Leah Longbrake:
Oh, yeah.

Melanie Tindell:
And they're like, "Oh, the quote is 4,500. No, I only want to pay 3,500." So it gives the couple a little more control in most parts. So I really think that that's key.

Leah Longbrake:
Do you see a lot of couples having to deal with those kind of circumstances where a family member or friend, especially a parent, wants to have more of their say?

Melanie Tindell:
We see it on and off. So a lot of our couples are paying for a larger portion of their wedding themselves, or their parents have said, "Here's your lump sum of money to do what you want with it. Don't spend it all and put it towards a down payment on a house or whatever." So we see it but it's not as frequent I think as some other planners may see. It just depends on the couple.

Leah Longbrake:
Do you find Pinterest to be kind of overtaking though in the planning process now, considering the theme, considering all these early stage things that they should be considering?

Melanie Tindell:
I think in some ways, yes. The downside to Pinterest is that you see something that's gorgeous, you have no idea how much it costs. I mean, floral is a perfect example of that. But I think more and more as Pinterest has been around, I mean, I've been married almost eight years and Pinterest started about the time we started planning. I mean, my wedding was Pinterest throw up. It was before I was a planner. I think now people, what we're seeing is everyone wants it to be personalized to them. So I'm starting to see things kind of trend away from Pinterest, which I like. Probably at least three clients we have don't have Pinterest at all.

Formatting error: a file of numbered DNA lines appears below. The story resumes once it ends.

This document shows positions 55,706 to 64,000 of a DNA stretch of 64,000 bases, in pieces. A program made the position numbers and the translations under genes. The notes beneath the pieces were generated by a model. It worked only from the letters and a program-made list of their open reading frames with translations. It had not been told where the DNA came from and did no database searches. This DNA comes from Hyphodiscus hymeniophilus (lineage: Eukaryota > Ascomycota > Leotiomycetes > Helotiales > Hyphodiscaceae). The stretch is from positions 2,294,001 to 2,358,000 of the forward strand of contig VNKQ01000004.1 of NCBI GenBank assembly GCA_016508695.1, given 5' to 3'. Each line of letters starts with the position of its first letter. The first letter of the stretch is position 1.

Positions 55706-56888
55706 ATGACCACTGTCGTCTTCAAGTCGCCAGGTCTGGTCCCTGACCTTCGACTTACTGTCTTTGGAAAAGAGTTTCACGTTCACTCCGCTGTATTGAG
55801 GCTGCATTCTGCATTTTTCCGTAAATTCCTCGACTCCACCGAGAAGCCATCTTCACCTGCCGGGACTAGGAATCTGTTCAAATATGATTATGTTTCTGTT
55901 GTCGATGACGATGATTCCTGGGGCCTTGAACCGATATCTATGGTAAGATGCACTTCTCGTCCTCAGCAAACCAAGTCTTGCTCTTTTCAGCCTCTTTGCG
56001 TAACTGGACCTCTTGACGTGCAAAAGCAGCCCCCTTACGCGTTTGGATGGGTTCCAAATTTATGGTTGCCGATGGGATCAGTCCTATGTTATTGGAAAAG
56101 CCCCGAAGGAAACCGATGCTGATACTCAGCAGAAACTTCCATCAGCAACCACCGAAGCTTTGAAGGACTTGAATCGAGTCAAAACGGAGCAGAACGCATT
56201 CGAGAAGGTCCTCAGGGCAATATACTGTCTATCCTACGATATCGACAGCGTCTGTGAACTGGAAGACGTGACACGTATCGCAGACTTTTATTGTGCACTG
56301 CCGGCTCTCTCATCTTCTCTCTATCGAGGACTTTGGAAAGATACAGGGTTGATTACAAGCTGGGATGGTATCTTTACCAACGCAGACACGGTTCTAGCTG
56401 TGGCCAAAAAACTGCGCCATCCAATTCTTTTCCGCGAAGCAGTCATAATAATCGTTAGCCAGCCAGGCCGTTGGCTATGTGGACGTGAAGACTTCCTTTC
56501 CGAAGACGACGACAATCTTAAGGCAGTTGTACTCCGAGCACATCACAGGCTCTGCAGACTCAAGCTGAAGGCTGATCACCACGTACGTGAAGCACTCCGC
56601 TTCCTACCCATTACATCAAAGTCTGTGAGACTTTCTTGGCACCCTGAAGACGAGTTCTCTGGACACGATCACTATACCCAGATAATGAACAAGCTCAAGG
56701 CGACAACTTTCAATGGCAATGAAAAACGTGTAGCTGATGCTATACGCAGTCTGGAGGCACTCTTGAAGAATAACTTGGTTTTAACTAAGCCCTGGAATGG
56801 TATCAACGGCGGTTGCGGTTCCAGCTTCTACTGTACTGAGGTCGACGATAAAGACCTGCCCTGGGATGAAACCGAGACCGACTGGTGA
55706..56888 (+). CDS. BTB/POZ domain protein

Leah Longbrake:
Oh, wow.

Melanie Tindell:
So I think it's hit or miss. I think it also depends on the type of bride. There's people that say, "I never even thought about my wedding. I have no clue. I'm not worried about it."

Leah Longbrake:
What's the biggest mistake couples make when planning?

Melanie Tindell: